Biomedical Ethics

Edited by L. Syd M Johnson (SUNY Upstate Medical University)
Assistant editor: Tyler John (Rutgers University - New Brunswick)
View topic on PhilPapers for more information
Related categories
Subcategories:
History/traditions: Biomedical Ethics

2585 found
Order:
More results on PhilPapers
1 — 50 / 2585
Material to categorize
  1. Quotas: Enabling Conscientious Objection to Coexist with Abortion Access.Daniel Rodger & Bruce P. Blackshaw - forthcoming - Health Care Analysis (Online First):1-16.
    The debate regarding the role of conscientious objection in healthcare has been protracted, with increasing demands for curbs on conscientious objection. There is a growing body of evidence that indicates that in some cases, high rates of conscientious objection can affect access to legal medical services such as abortion—a major concern of critics of conscientious objection. Moreover, few solutions have been put forward that aim to satisfy both this concern and that of defenders of conscientious objection—being expected to participate in (...)
    Remove from this list   Download  
     
    Export citation  
     
    Bookmark  
  2. Citizenship as the Exception to the Rule: An Addendum.Tyler L. Jaynes - 2020 - AI and Society.
    This addendum expands upon the arguments made in the author’s 2020 essay, “Legal Personhood for Artificial Intelligence: Citizenship as the Exception to the Rule”, in an effort to display the significance human augmentation technologies will have on (feasibly) inadvertently providing legal protections to artificial intelligence systems (AIS)—a topic only briefly addressed in that work. It will also further discuss the impacts popular media have on imprinting notions of computerised behaviour and its subsequent consequences on the attribution of legal protections to (...)
    Remove from this list   Download  
     
    Export citation  
     
    Bookmark  
  3. Moral Uncertainty in Technomoral Change: Bridging the Explanatory Gap.Philip J. Nickel, Olya Kudina & Ibo van de Poel - manuscript
    This paper explores the role of moral uncertainty in explaining the morally disruptive character of new technologies. We argue that existing accounts of technomoral change do not fully explain its disruptiveness. This explanatory gap can be bridged by examining the epistemic dimensions of technomoral change, focusing on moral uncertainty and inquiry. To develop this account, we examine three historical cases: the introduction of the early pregnancy test, the contraception pill, and brain death. The resulting account highlights what we call “differential (...)
    Remove from this list   Download  
     
    Export citation  
     
    Bookmark  
  4. How to Overcome Lockdown: Selective Isolation Versus Contact Tracing.Lucie White & Philippe van Basshuysen - 2020 - Journal of Medical Ethics 46 (11):724-725.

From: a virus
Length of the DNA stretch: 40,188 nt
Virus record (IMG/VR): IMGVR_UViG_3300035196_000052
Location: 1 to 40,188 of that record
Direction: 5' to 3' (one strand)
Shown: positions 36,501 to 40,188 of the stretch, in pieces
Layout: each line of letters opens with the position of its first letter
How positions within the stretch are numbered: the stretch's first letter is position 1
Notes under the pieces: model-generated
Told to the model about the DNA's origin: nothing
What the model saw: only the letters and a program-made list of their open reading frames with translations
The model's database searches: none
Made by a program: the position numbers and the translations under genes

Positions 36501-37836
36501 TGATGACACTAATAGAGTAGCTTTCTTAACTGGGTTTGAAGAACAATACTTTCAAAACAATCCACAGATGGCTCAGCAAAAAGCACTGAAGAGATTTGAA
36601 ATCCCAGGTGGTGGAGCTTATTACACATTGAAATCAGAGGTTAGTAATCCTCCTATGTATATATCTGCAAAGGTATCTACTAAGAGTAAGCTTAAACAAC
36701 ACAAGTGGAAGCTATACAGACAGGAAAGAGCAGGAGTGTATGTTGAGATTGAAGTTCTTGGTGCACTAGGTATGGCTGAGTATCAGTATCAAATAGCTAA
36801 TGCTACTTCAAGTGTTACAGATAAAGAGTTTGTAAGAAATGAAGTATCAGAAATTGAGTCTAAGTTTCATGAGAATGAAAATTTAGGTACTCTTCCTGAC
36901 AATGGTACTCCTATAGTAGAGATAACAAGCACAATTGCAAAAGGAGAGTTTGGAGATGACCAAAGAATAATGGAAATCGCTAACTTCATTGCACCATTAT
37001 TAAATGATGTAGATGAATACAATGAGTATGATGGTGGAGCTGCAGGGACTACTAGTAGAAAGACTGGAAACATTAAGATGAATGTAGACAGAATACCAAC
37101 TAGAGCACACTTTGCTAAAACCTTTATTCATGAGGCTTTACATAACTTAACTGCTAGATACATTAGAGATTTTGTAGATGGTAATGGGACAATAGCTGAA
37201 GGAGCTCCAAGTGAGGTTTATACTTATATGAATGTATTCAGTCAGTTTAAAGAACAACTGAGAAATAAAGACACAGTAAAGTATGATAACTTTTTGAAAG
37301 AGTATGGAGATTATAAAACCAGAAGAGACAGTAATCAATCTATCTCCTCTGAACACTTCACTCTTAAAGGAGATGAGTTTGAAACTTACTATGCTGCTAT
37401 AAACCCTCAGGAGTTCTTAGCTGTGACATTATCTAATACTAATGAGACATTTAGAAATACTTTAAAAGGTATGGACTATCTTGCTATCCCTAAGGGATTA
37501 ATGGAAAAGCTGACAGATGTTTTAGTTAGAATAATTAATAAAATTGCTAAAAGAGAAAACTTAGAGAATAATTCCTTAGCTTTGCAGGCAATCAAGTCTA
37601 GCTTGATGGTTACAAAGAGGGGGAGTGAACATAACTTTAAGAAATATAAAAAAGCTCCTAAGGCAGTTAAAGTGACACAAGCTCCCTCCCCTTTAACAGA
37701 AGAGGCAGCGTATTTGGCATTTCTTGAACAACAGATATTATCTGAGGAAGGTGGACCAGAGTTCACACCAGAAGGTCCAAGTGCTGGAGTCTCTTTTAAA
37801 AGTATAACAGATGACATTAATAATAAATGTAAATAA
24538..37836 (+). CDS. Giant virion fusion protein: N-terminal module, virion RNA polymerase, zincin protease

At this stage of the COVID-19 pandemic, two policy aims are imperative: avoiding the need for a general lockdown of the population, with all its economic, social and health costs, and preventing the healthcare system from being overwhelmed by the unchecked spread of infection. Achieving these two aims requires the consideration of unpalatable measures. Julian Savulescu and James Cameron argue that mandatory isolation of the elderly is justified under these circumstances, as they are at increased risk of becoming severely ill (...)
    Remove from this list   Download  
     
    Export citation  
     
    Bookmark  
  5. What Counts as “Clinical Data” in Machine Learning Healthcare Applications?Joshua August Skorburg - 2020 - American Journal of Bioethics 20 (11):27-30.
    Peer commentary on Char, Abràmoff & Feudtner (2020) target article: "Identifying Ethical Considerations for Machine Learning Healthcare Applications" .
    Remove from this list   Download  
     
    Export citation  
     
    Bookmark   1 citation  
  6. Why Ectogestation is Unlikely to Transform the Abortion Debate: A Discussion of 'Ectogestation and the Problem of Abortion'.Daniel Rodger - 2020 - Philosophy and Technology:1-7.
    In this commentary, I will consider the implications of the argument made by Christopher Stratman (2020) in ‘Ectogestation and the Problem of Abortion’. Clearly, the possibility of ectogestation will have some effect on the ethical debate on abortion. However, I have become increasingly sceptical that the possibility of ectogestation will transform the problem of abortion. Here, I outline some of my reasons to justify this scepticism. First, that virtually everything we already know about unintended pregnancies, abortion and adoption does not (...)
    Remove from this list   Download  
     
    Export citation  
     
    Bookmark  
  7. Pandemia y Ética: Ocho grandes preguntas sobre el COVID-19.Ben Bramble - 2020 - Sydney: Bartleby Books.
    PANDEMIA Y ÉTICA es una introducción clara y provocativa a los temas éticos del COVID-19, apropiada para estudiantes de nivel universitario, académicos y diseñadores de políticas públicas, así como para el público general. Es también una contribución original a la literatura emergente acerca de este importante tema. El autor ha lanzado este libro con acceso abierto para pueda ser descargado y leído en forma gratuita por todas las personas interesadas en estas cuestiones. Algunas de las características principales de este libro (...)
    Remove from this list   Download  
    Translate
     
     
    Export citation  
     
    Bookmark  
  8. Not the Doctor’s Business: Privacy, Personal Responsibility and Data Rights in Medical Settings.Carissa Véliz - 2020 - Bioethics 34 (7):712-718.